Saturday felt like Summer and it is only mid spring. Ohio is like that. It is always hard to predict the weather in the spring. Could be chilly and wet. Could be hot and humid. Saturday was hot and breezy. Perfect weather for drying on the line.
Clothes lines are a source of nostalgia for me. My mother had a clothes line in the back yard when we lived outside of Boston as kids. The clothes pins were stored in a bag that hung permanently from one of the lines. I am tickled that they are making a comeback as people try to reduce their energy consumption. Sometimes going back to older and simpler ways is a good choice.
Have a great day folks.
Each year, I spray, mow down, and dig up dandelions in a never ending attempt to eradicate them from our yard. I do this primarily for the sake of our neighbors. I know they don't appreciate when the seeds fly into their yard and take hold in their new home.
In truth, I don't mind them at all. I like the little yellow flowers and seeing the seeds take to the sky, drifting on the wind. Every time I head into the yard to work on them, I feel like I am giving into the Man. Conforming. But, that's just me.
Have a great day.
Don't you just love the look of rain drops on leaves? I do. Don't look at me like I've lost my mind.
Have a great day folks.
They are not the first signs of spring. There are a lot of flowering trees that show off their color long before the dogwoods. The fruit trees are flowering. The red bud has long given us its purpleish petals. However, the flowering dogwood is one of my favorites. The whites are now in full bloom and the pinks are not far behind. Dogwoods are here to tell us that the winter is now behind us and warmer weather is here to stay.
This well groomed specimen from the Dayton Art Institute is one of my favorite examples. It is airy and the blooms are spectacular.
Have a great day.
Here in Ohio, it's been a cold wet week. We are in that transitional period of early spring when we are teased by a day or two of warmth and sunshine, just to be brought back to reality by cold and chilly wind borne rain.
Still, winter's freezes and snow are behind us. The spring flowers and flowering trees are doing their best to lift our spirits with the hope of a warm summer to come.
Today promises to be a sunnier and warmer day. I hope yours is spectacular.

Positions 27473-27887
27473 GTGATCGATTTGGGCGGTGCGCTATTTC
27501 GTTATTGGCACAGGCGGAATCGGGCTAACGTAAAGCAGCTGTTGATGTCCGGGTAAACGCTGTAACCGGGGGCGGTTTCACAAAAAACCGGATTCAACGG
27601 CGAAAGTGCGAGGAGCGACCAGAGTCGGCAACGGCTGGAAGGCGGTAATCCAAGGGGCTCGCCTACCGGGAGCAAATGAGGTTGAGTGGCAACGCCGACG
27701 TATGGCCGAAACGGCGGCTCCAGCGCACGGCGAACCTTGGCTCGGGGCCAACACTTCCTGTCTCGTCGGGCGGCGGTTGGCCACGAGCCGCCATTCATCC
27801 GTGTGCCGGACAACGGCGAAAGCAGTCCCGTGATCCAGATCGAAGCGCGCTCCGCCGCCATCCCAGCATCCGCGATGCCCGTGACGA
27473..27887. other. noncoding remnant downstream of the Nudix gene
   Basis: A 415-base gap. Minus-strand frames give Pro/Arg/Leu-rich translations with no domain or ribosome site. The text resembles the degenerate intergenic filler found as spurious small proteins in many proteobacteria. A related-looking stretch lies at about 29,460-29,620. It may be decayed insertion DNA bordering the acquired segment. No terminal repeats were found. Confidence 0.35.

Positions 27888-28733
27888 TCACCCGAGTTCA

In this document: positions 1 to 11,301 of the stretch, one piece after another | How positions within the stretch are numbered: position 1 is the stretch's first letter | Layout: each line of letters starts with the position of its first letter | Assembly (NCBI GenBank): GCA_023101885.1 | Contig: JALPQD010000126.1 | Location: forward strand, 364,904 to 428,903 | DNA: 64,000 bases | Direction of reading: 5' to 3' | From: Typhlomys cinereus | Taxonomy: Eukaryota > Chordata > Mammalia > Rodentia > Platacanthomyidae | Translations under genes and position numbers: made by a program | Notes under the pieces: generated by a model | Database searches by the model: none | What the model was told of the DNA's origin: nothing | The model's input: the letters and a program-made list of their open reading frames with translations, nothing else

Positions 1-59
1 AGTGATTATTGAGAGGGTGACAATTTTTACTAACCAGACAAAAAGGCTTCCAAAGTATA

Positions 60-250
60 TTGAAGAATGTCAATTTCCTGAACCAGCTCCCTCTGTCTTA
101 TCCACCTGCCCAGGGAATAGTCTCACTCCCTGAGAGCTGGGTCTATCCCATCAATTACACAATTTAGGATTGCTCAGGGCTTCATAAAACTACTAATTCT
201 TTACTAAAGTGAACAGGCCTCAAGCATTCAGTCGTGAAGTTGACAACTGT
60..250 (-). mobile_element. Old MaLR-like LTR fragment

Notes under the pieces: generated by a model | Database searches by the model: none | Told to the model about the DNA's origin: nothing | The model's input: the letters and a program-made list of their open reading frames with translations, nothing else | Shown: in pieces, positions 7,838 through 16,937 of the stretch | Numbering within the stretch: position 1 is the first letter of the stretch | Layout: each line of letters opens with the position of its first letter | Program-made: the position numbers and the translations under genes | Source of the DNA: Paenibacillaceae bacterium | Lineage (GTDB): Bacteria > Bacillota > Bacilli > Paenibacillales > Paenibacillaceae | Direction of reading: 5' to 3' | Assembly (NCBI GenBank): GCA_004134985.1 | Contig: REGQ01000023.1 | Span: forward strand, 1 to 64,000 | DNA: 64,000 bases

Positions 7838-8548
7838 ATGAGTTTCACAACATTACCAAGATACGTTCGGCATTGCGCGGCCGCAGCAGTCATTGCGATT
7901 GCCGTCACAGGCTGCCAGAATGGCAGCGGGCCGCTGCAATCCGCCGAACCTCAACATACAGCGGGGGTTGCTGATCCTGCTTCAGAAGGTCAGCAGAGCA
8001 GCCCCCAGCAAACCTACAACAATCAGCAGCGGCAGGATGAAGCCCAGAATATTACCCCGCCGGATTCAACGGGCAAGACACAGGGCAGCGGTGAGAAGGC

Have a great week ahead.
In yesterday's post, I mentioned that Thursday included a long hike in Clifton Gorge. The gorge was carved out by the Little Miami river, whose banks are heavily wooded. This time of year, the leaves on the trees and bushes have barely begun to emerge, leaving the spring flowers exposed for the eye to see.
The Trillium (both white and red) is just beginning to bloom along with the Virginia Bluebell. It won't be long before the woods are carpeted with white and blue. For two weeks or so, the gorge will be full of color.
One of my favorites is Dutchman's Breeches, a plant that lives on the side of the limestone boulders and displays small drop like white flowers that have the shape of….well, they are shaped like a Dutchman's breeches.
There are many thousands of species of flowering wild flowers and plants in the gorge. I can identify many of them. However, I've included two of my favorites in hopes that you can identify them. You can view them in the last two photos. The small bamboo like plant grows to about 18 inches tall and grows under the trees near the river banks.
I hope all of you have a great day. I'll bring more photos of the gorge's wild flowers the next time that I visit.
Thursday, I had a long walk in Clifton Gorge, a state nature preserve located about twenty minutes south of me. It's one of the rights of spring that help to get me out of the winter funk that weighs on me during the long dark months.
During my walk, I came across this fallen tree with its broken branches radiating outwards like the pins on the cylinder inside of a music box. In its day, the tree's branches were full of the music of birds, squirrels, and the sound to the wind whipping through its branches. Perhaps the staccato sound of a wood pecker looking for a meal echoed from its trunk.
This tree's music is silent. Not everything emerges from the long winter unscathed. Time demands its due. I emerged from my winter a bit worn and ragged, but I get to embrace the spring with my senses tingling and that is good enough for me.
Every year, I get up early and take along quiet walk in the national cemetery here in Springfield, Ohio. It's a time for me to spend some time thinking about the sacrifice of others and to put my own service into some perspective.
This year, I decided to head over to the larger national cemetery in Dayton. Seeing the rows upon rows of head stones brings the impact to an even greater scale. I thought about the many thousands of headstones, all in their neat rows, every one of them lovingly given it's own American flag.
I think about my grandfather, my father, my uncle, and all of my ancestors that served and I am proud.
In today's society, I don't often find cause to be proud of being an American. To much political finger-pointing, social division, and a general attitude of selfishness. However, when I find myself surrounded by the quiet ghosts of these brave men and women, I am proud that some American's sons and daughters knew what real sacrifice meant and were proud to do their part for our nation.
I feel humbled.
This is Spring and in Ohio that means more rain and thunderstorms than sunshine. However, the ewe was really enjoying a break in the storms. That face shows real contentment and mirrored my own apprecition of the sunshine.